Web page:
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Don’t Fall for Work-at-Home Scams

Don't Fall for Work-at-Home Scams

Even if you are anxious about the risk involved in starting your own business and you are tempted to sign up for one of the many “work at home” startup offers you see, you should reconsider. The offers that you see advertised on social networks and Craigslist are almost invariably scams, and thus pose a great deal of financial risk.

The problem of work-at-home scams is increasing. To address this issue, the web giant Google launched a legal battle late last year against more than 50 companies that allegedly infringed upon the Google name to promote “work-from-home” scams. Their lawsuit came less than one month after a separate class action complaint was filed against one of these companies for a work-at-home scheme.

A scam refers to any deal that wants some sort of cash payment before you can start making money. Typically you need to pay a registration fee or buy a starter kit, training materials, or a database of hot leads. Any organization that requires money upfront should raise suspicion; legitimate businesses will not require you to pay so that you can work for them.

If you are still tempted to try out a work-from-home offer, there are several things you should consider before you commit:

  1. Contact the company. Try to find out the company name and contact information. If there is only an email address, they are likely not a legitimate business. Test the contact information. If it’s an 800 phone number, listen to see if the ringing tone changes while you’re waiting to be connected: that is an indication that their calls are diverted to an overseas base.
  2. Ask for an interview. Most legitimate companies would not hire someone based only on an e-mail but would require a face-to-face or phone interview. If the company does not require an interview, as a potential employee or contractor, you have a right to ask them why. You can also ask them what kind of screening process they use for their employees if they do not interview them.
  3. Check company location. If the company is overseas or has no location specified, this should raise doubts. Beware of companies or individuals overseas who ask you to cash money orders or checks and offer to let you keep a portion as these are always scams. If they provide an address, perform an address lookup to determine its legitimacy.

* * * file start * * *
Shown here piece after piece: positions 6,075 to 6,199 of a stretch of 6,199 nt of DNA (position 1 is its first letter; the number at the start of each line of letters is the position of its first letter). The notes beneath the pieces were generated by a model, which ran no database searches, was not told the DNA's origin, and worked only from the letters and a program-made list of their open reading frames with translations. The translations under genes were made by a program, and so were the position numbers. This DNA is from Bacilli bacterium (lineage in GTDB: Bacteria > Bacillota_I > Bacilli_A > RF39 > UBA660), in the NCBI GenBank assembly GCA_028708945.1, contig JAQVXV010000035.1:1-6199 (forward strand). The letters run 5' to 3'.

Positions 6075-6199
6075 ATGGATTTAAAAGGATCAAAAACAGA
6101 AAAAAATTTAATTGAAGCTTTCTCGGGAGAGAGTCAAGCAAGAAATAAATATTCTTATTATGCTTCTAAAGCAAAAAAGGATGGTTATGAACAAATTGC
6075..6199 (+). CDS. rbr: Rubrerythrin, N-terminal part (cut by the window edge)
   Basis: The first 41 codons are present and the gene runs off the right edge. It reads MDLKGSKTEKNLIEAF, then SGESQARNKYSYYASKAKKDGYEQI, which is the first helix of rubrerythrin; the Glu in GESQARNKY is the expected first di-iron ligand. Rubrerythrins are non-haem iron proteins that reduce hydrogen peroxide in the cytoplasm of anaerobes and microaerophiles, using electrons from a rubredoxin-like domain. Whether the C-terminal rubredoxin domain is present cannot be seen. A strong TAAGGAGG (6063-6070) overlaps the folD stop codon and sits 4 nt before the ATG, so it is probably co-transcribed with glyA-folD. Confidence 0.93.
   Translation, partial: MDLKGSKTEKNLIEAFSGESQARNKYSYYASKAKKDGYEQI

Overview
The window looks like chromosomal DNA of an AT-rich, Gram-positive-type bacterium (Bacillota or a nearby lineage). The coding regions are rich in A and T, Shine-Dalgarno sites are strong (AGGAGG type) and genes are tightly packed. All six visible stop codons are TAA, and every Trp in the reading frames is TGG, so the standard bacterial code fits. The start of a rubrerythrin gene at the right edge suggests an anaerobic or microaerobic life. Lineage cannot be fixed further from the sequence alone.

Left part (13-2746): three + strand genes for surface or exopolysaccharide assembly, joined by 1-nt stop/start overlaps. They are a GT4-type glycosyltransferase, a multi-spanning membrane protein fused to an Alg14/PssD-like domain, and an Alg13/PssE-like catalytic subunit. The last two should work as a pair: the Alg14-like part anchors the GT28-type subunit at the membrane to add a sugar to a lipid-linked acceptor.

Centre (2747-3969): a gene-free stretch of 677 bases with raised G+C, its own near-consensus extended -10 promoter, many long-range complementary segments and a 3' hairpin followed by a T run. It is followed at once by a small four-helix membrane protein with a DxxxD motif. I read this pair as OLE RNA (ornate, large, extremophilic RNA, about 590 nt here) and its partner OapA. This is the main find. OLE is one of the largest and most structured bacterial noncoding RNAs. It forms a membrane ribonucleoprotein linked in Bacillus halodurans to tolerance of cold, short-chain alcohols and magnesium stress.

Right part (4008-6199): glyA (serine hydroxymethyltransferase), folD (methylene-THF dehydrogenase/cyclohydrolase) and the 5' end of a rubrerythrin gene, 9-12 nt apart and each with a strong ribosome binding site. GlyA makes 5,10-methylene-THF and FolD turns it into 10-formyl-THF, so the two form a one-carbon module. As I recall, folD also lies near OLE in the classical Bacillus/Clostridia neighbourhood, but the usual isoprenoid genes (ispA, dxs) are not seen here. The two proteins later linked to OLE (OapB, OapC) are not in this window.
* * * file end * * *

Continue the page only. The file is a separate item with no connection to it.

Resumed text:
4. Research the company online. An Internet search could give you revealing information about the company or may let you know how their scam operates. It is wise to do an Internet search of a company before you begin to work for them or before you send a payment. An Internet search may provide feedback from other people who have been scammed by the company.
  5. Check posting frequency. Many scammers use an automated spamming program to post jobs repeatedly and throughout different cities. If you notice an ad that is re-posted every day or multiple times a day, this is usually a telltale sign that the post is a scam.
  6. Pay by credit card. This may sound counter-intuitive but liability for online credit card purchases is usually limited to $50 if you are dissatisfied with your purchase and report the transaction. Some credit card issuers will even waive the $50 deductible.

Under no circumstances should you ever provide personal information to anyone in order to secure a job opportunity, especially sensitive information such as a social security number, bank account information, or credit card numbers. If something sounds too good to be true it probably is and thus you can assume it is a scam.

It is natural to feel anxious about starting a new business but remember that you can actually reduce your risk by beginning your own startup in comparison to the many other low-risk alternatives on the Internet.

Akira is the Founder & CEO of Cayenne Consulting. He has over 30 years of experience both as an entrepreneur and helping other entrepreneurs succeed. Akira earned his BA in Engineering Sciences from Harvard University. View details.

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